Sadly, I heard of the death of Jacqueline Gold this morning after seven years of treatment for breast cancer.  In 1981 when Jacqueline first proposed making lingerie and sex toys more female friendly, she was taken aback by the reaction of one of the company’s all-male directors who claimed that women were not interested in sex. “Obviously it said a lot more about his sex life than it did about my idea,” she later said.

Jacqueline’s story is included in the section entitled A Woman’s Intuition in the Wonder Women book – with her intuitive mind she was able to see the opportunity and turn it into something unique.  It’s our pleasure to share her story with you today.


In 1981, Ann Galea was working for Pippa Dee, a clothing company that sold its wares through parties organized in people’s homes. She had just arranged for a party to take place in the front room of her house in Thamesmead, Essex, when she had an idea. She decided to ask her friend, Jacqueline Gold, to bring along some of the merchandise from where Jacqueline worked.

Now, Jacqueline Gold’s merchandise was more than a little unusual. She was working for her father’s sex shop business at the time, so Galea asked Gold to bring along some sex toys, hoping it would spice up the event.

Looking back on the evening, Gold remembers: “It was like a Tupperware party, but at the end of the evening, out came the toys. The girls’ reactions were amazing. Suddenly everyone was having fun and giggling. I could see there was a market.”

Despite being just 21 and low on work experience, Gold developed a radical business plan for what was at that time effectively an adult publishing and mail order company that happened to own a couple of shops. Her radical plan was based on selling sex toys to women in an environment where they would feel relaxed – at a party in a friend’s house. Chatting to the women after the Pippa Dee party had made Jacqueline realize that, while women were just as interested in sex as men, they didn’t want to visit or be seen visiting the sex shops of the time.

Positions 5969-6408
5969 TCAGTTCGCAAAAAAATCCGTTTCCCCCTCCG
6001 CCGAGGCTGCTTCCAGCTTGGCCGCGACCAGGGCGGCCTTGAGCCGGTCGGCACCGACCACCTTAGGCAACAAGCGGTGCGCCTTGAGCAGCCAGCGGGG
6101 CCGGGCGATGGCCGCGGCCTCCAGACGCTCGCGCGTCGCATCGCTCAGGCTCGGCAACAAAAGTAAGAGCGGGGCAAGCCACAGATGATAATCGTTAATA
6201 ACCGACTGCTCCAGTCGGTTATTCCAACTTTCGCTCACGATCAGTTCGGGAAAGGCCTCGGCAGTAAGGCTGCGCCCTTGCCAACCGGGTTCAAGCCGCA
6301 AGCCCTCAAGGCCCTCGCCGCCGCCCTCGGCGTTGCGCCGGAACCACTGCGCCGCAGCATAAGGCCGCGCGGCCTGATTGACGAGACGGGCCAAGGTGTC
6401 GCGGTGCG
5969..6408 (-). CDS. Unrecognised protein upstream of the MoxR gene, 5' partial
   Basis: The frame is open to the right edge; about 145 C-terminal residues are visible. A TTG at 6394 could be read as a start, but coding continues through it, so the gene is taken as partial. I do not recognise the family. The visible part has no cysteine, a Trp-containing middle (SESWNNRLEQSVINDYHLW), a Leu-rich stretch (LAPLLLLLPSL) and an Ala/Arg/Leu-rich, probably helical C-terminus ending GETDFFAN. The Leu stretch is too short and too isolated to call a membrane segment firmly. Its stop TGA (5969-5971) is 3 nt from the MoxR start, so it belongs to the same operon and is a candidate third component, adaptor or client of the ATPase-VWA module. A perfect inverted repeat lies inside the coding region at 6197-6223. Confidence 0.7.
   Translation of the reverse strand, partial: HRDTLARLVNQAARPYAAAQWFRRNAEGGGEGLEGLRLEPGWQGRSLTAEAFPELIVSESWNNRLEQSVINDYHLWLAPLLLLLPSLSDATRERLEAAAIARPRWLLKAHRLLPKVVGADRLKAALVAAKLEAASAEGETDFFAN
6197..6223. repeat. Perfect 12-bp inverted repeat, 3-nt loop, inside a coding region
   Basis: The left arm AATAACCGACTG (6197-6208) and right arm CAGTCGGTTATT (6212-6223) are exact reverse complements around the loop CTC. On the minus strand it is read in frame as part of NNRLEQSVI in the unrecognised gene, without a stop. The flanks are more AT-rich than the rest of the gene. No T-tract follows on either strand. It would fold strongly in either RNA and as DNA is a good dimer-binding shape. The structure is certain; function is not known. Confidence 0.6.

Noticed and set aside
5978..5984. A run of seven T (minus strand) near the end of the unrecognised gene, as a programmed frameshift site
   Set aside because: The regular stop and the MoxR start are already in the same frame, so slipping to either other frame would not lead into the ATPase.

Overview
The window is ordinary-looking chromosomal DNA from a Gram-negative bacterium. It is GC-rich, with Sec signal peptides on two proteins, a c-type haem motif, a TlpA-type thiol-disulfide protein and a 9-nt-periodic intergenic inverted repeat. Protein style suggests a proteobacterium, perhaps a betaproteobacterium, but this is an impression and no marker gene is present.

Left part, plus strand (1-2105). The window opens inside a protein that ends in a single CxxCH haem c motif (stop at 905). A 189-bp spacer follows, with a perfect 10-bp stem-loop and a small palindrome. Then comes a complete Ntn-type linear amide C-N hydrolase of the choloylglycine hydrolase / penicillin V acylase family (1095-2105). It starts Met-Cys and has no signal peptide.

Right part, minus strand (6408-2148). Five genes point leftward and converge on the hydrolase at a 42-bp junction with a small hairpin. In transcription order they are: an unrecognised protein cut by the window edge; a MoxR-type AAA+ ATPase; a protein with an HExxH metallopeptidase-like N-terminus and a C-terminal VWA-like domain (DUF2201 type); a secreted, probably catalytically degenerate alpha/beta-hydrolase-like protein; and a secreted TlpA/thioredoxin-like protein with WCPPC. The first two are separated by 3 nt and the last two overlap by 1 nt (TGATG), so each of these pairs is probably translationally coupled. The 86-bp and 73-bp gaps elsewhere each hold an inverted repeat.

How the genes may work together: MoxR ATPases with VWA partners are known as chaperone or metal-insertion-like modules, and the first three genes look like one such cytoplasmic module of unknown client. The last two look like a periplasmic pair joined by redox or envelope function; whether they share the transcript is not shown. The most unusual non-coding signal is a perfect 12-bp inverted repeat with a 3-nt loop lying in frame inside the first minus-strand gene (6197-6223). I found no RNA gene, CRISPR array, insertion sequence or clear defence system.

On hearing the plan, one board member was supposedly outraged, declaring, “Women aren’t interested in sex,” but thanks to support from her father and uncle, Gold’s plan was given the go-ahead.

The first party organizers were recruited through advertising and seminars held in the Strand Palace hotel in London. “I had to tweak the ad,” recalls Gold. “I couldn’t say ladies only and couldn’t use erotic; it had to be ‘exotic.’”

The first Ann Summer’s Party generated £85 of sales. There are now some 7,500 party organizers who hold more than 4,000 parties every week. What’s more, Gold no longer has to advertise for organizers. Applicants come to her.

She went on to further transform the organization into a successful online business, a chain of women-friendly sex shops on the UK high street with operations in the UK, Ireland, Dubai and Australia. The company, which had an all-male board and an £83,000 annual turnover, now has a board of which 70% are women and reached a turnover in the region of £140 million in 2018. Sounds like it’s time for a party to celebrate her success.

A word or two on intuition ….

The intuitive mind is a sacred gift and the rational mind its faithful servant. We have created a society that honours the servant and has forgotten the gift.

Albert Einstein

In the past, intuition was often seen as fuzzy, unreliable, crystal ball gazing and having no place in business.

However, it is a powerful attribute, a skill. It can be likened to a type of high-speed super logic where the unconscious mind works faster than the conscious one. To have and be willing to listen to your feelings can be useful and insightful, especially in marketing, which is not a science.

Jacqueline Gold talked about how, with no business qualifications or prior experience of running a company, she had to rely on her ‘gut instinct’ when it came to making decisions in her early years.  She also relied heavily on feedback from customers – not realising at the time what an advantage that was.

It’s hardly surprising therefore that Jacqueline was an activist for women in business, and championed female entrepreneurs with the ambition to better the working environment for women. 

What a Wonder Woman!

Leave a Reply

Your email address will not be published. Required fields are marked *

This site uses Akismet to reduce spam. Learn how your comment data is processed.